ACT’s business plan: Removing January holiday, putting minimum wage on hold

ACT Party leader David Seymour outside the Canterbury Employers' Chamber of Commerce on 29 September 2023.

Photo: RNZ / Nathan McKinnon

The ACT Party says its small business policy package will abolish Fair Pay Agreements, put a hold on minimum wage increases for three years, and remove the 2 January public holiday.

The party said the reason for the removal of the public holiday would be to “absorb the cost of Matariki” public holiday, which was first celebrated as a public holiday last year.

Instead of Fair Pay Agreements, which the party’s leader David Seymour called “anti business” policy, it would be “supporting freedom to contract”.

“‘Fair pay’ agreements amount to compulsory unionism that will reduce productivity and make it harder for employers to grow their businesses. ACT will get rid of them immediately.

“It is the same as the minimum wage, a policy that seems kind but is the opposite in reality. In 2022 MBIE [Ministry of Business, Innovation and Employment] advised the government to go slower in raising the minimum wage and estimated that thousands fewer jobs would be created because of the rapid increase in the level of the minimum wage.”

However, a Cabinet paper released earlier this year by the office of the minister of workplace relations and safety said MBIE’s minimum wage review estimates of employment restraint in 2022 were “necessarily imprecise”.

“Many factors impact on the labor market, and the effect of minimum wage increases is hard to pinpoint, even retrospectively,” the paper noted.

“MBIE’s 2022 Minimum Wage Review used the most up to date data at the time it was provided to me in November 2022. While more recent figures and forecasts for wage growth, inflation and other economic factors have since become available, the estimated restraint was modeled in MBIE’s report for each option up to a 7 percent increase was relatively low.

“Low employment restraint impacts are expected for rates that do not exceed average wage growth. Average wage growth in the year to September 2022 was 7.4 percent, and wage growth is forecast to be 6.8 percent for the year to June 2023 in the Treasury’s 2022 HYEFU .

“These findings of a small employment restraint are consistent with studies of minimum wage increases both overseas and in New Zealand.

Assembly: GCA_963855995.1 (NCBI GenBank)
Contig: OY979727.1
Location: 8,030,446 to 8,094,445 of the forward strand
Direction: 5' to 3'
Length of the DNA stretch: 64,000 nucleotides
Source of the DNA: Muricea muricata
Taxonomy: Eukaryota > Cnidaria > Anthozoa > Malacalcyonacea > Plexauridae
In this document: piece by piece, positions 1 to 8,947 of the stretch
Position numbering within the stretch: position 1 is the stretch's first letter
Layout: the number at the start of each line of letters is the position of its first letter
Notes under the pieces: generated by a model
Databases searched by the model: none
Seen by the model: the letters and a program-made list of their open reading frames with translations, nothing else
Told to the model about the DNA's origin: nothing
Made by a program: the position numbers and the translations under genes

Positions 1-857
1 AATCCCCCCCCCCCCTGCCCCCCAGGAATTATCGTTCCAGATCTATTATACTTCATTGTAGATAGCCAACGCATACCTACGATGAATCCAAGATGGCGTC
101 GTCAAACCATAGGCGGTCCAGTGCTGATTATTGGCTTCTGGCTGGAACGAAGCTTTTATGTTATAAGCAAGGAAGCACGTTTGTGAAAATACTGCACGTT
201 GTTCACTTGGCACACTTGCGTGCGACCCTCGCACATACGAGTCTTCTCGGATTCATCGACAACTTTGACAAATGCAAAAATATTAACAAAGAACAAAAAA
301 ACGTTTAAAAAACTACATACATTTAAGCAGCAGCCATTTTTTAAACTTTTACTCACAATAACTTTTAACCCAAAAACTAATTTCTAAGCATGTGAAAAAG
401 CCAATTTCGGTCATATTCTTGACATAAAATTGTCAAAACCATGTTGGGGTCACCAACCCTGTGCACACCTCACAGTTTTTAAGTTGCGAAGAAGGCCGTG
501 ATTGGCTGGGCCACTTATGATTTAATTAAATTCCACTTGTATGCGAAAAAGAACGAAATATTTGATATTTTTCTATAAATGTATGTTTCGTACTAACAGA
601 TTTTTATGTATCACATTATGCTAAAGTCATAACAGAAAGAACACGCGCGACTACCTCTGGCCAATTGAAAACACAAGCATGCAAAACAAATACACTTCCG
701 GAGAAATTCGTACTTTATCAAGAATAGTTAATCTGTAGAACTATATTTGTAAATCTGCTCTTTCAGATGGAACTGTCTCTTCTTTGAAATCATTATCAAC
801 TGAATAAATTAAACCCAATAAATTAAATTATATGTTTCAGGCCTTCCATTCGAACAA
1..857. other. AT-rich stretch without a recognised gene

“By increasing the minimum wage in line with CPI we are ensuring that the gains of the last five years are not eroded, and that our lowest paid workers are able to keep up with increases in the cost of living.”

ACT would also abolish tariffs and exempt overseas investors from OECD countries from needing to apply to the Overseas Investment Office for approval.

In a statement, Seymour said the range of policies were about having a “thriving and productive economy” where small businesses could operate with ease.

“Starting a business is brave and involves taking huge risks. We understand the pressures that business owners are under and want to create sensible, practical policies which support them.”

Among ACT’s other small business policies are:

  • introducing an hours-based accrual system for annual leave, claiming it would remove the need for “complicated pay-as-you-go provisions”.
  • replacing the temporary work visa system with “demand-based pricing”,
  • reinstating 90-day trials for all businesses, not just those with fewer than 20 employees. (This is in line with the National Party’s commitment).

A trial period is a period of up to 90 days when an employer is allowed to dismiss the employee without the employee being able to raise a personal grievance for unjustified dismissal.

At the moment, only businesses with fewer than 20 employees can use trial periods for new employees.

ACT claimed their plan would “reduce the costs of unfounded personal grievances to employers”.

Anti-money laundering regulation

ACT also plans to reform the Credit Contracts and Consumer Finance Act, and introduce a minister and Ministry of Regulation to deal with anti-money laundering (AML).

As part of this policy package, it is also planned to:

  • Reduce compliance costs associated with the Anti-Money Laundering and Countering Financing of Terrorism Act
  • Provide clear guidelines on how to comply with the legislation (The Financial Markets Authority has guidelines on AML, which it updated at the end of last year.)
  • Simplify customer due diligence processes for low-risk customers or transactions, including relaxed rules for low-risk trusts
  • Allow reporting entities to certify the identity, source of wealth, and source of funds for clients with whom they have an established relationship
  • Allow scanned copies to be accepted
  • Extend timeframes for small businesses to submit reports to police

Seymour said current AML compliance was “prohibitively expensive, frustrating, and ineffective”.

“The laws were created with casinos and banks in mind but have since been widened to include smaller businesses who don’t have dedicated compliance teams and are put in a difficult position to comply within strict deadlines and face major fines for delays.

“ACT would implement a more risk-based approach, tailored to the size, nature, and risk level of various entities.

“ACT’s Ministry and Ministry for Regulations would get rid of unnecessary regulations and prevent more from being added.”

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